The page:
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The Osborn Connecticut Correctional Facility (Osborn CCI) is located in Somers, CT. It is amaximum security prison. Until 1984, the Osborn CCI had its own sewage treatment facility onsite. The sand filter beds received tetrachloroethylene (PCE)-contaminated wastes from the on-site laundry facility. PCE-contaminated groundwater was detected in 1986 in one of the prisonsupply wells located near the former sand filter beds. In 1993, through routine investigationsunrelated to the prison, PCE was also detected in off-site private wells. The maximum level ofPCE detected was in a private well (500 ppb).

Currently, the PCE contamination on and off the Osborn CCI site poses no apparent public health hazard. Residents have been supplied filters for their household water supply and are now able to connect to the municipal water supply system. Prison officials have discontinued use of the PCE-contaminated supply well. No other possible pathways of exposure have been identified for this site, aside from past groundwater exposure.

Residents, Osborn inmates, and staff had consumed PCE-contaminated water in the past. Theseexposures were not sufficient to cause adverse health effects, nor should they impact the health ofresidents, inmates, or prison staff in the future. Available information indicates that residentshad PCE in their water supplies in 1993, with a maximum detection level of 500 ppb. Theexposure could have been up to 18 years (when the homes were built). However homes arecurrently located on the edge of the plume and it is unlikely that the exposures were as long as 18years, or that levels of PCE have ever been significantly above 500 ppb.

The maximum duration of exposure for the prison inmates and staff is 27 years. The prison beganoperation in 1963 and discontinued use of the contaminated well (well S2) in 1990. Themaximum PCE level detected (27 ppb) was in 1986. Water from the contaminated well wasmixed with water from three other supply wells, between 1986 and 1990. The average PCE levelachieved was approximately 7 ppb. In 1990, the prison discontinued use of the contaminatedwell (supply well 2), and PCE levels have been less than 5 ppb since. Again, these exposureswere not sufficient to impact the health of inmates or staff.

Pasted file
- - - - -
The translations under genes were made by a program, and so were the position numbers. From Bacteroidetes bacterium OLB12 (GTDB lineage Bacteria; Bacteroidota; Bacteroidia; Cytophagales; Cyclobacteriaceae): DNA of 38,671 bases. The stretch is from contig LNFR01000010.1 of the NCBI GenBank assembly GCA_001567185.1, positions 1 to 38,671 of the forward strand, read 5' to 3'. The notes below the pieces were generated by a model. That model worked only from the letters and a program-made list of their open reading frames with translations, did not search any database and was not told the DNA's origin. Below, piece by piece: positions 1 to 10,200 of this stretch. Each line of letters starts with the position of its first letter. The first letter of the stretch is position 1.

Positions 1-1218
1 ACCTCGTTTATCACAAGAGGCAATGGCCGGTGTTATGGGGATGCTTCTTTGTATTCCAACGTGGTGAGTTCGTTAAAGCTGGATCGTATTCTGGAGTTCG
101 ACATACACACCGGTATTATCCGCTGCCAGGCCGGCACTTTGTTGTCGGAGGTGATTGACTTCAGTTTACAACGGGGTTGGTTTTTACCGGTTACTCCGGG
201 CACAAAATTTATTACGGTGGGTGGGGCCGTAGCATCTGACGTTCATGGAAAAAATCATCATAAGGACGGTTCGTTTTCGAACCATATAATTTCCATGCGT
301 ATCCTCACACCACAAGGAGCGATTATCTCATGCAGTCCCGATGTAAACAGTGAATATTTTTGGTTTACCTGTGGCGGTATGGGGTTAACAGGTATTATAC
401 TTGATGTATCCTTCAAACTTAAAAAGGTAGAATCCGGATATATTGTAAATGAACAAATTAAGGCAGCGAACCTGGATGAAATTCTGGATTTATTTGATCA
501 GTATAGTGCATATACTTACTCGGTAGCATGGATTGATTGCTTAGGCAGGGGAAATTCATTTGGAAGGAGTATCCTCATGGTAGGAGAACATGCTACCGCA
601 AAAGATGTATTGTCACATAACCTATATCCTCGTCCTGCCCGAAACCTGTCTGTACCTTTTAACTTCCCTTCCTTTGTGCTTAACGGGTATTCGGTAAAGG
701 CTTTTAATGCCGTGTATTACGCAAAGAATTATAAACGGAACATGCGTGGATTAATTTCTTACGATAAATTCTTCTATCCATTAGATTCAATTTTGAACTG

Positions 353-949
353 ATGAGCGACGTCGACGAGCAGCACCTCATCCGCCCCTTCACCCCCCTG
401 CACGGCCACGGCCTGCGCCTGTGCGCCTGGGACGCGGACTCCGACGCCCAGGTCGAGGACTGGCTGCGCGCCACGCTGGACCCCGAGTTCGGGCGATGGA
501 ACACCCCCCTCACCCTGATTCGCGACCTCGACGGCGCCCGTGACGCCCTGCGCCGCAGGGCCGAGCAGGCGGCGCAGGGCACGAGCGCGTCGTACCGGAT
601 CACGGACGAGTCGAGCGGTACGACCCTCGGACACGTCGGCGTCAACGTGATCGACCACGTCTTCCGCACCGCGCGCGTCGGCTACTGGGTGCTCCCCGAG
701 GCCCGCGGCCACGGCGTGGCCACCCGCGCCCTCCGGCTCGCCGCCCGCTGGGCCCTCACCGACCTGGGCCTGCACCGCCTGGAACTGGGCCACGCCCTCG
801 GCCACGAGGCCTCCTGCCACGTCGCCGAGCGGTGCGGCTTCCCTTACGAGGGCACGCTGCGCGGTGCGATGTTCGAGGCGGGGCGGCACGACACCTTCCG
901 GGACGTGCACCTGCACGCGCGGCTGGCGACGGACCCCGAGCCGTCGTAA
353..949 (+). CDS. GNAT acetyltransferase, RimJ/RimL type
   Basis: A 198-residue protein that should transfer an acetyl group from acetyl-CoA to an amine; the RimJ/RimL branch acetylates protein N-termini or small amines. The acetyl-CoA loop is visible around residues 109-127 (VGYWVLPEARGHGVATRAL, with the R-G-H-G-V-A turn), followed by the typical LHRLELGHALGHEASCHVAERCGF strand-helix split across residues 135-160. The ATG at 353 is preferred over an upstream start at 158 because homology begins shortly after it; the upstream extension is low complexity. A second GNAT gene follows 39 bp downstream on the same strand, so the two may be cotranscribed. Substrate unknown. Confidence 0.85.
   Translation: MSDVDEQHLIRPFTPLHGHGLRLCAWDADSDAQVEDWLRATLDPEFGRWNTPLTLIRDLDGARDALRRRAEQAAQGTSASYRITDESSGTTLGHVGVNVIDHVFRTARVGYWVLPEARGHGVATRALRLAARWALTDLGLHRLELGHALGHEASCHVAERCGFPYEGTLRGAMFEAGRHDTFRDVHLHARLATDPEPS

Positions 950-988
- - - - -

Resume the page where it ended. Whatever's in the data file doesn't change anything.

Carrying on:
Area residents have several concerns including existing health conditions in the community,some that correlated with exposure. Other residents noted that there seem to be more of sometypes of illnesses (such as learning disabilities in children, headaches, and dizziness) in theirneighborhood compared to others.

Area residents also had health concerns related to the stress of coping with the discovery of PCEin their water supply. Several residents reported that the stress has negatively impacted theirhealth and quality of life.

Lingering unanswered concerns continue to aggravate stress levels. These concerns include thelack of quantitative information about the duration and extent of exposure, and whether futureremediation will protect public health.

In a letter dated February 23, 1995 to the Assistant Administrator, ATSDR, the citizens living inthe Rye Hill Circle area of Somers, Connecticut requested ATSDR to assess their exposure totetrachloroethylene (PCE).

ATSDR makes the following recommendations to protect the health of residents, inmates, andprison staff:

  • The municipal water supply system is currently available to all residents in the area, according to the Bureau of Water Management of the Connecticut Department of Environmental Protection. Residents are encouraged to connect to the municipal water supply.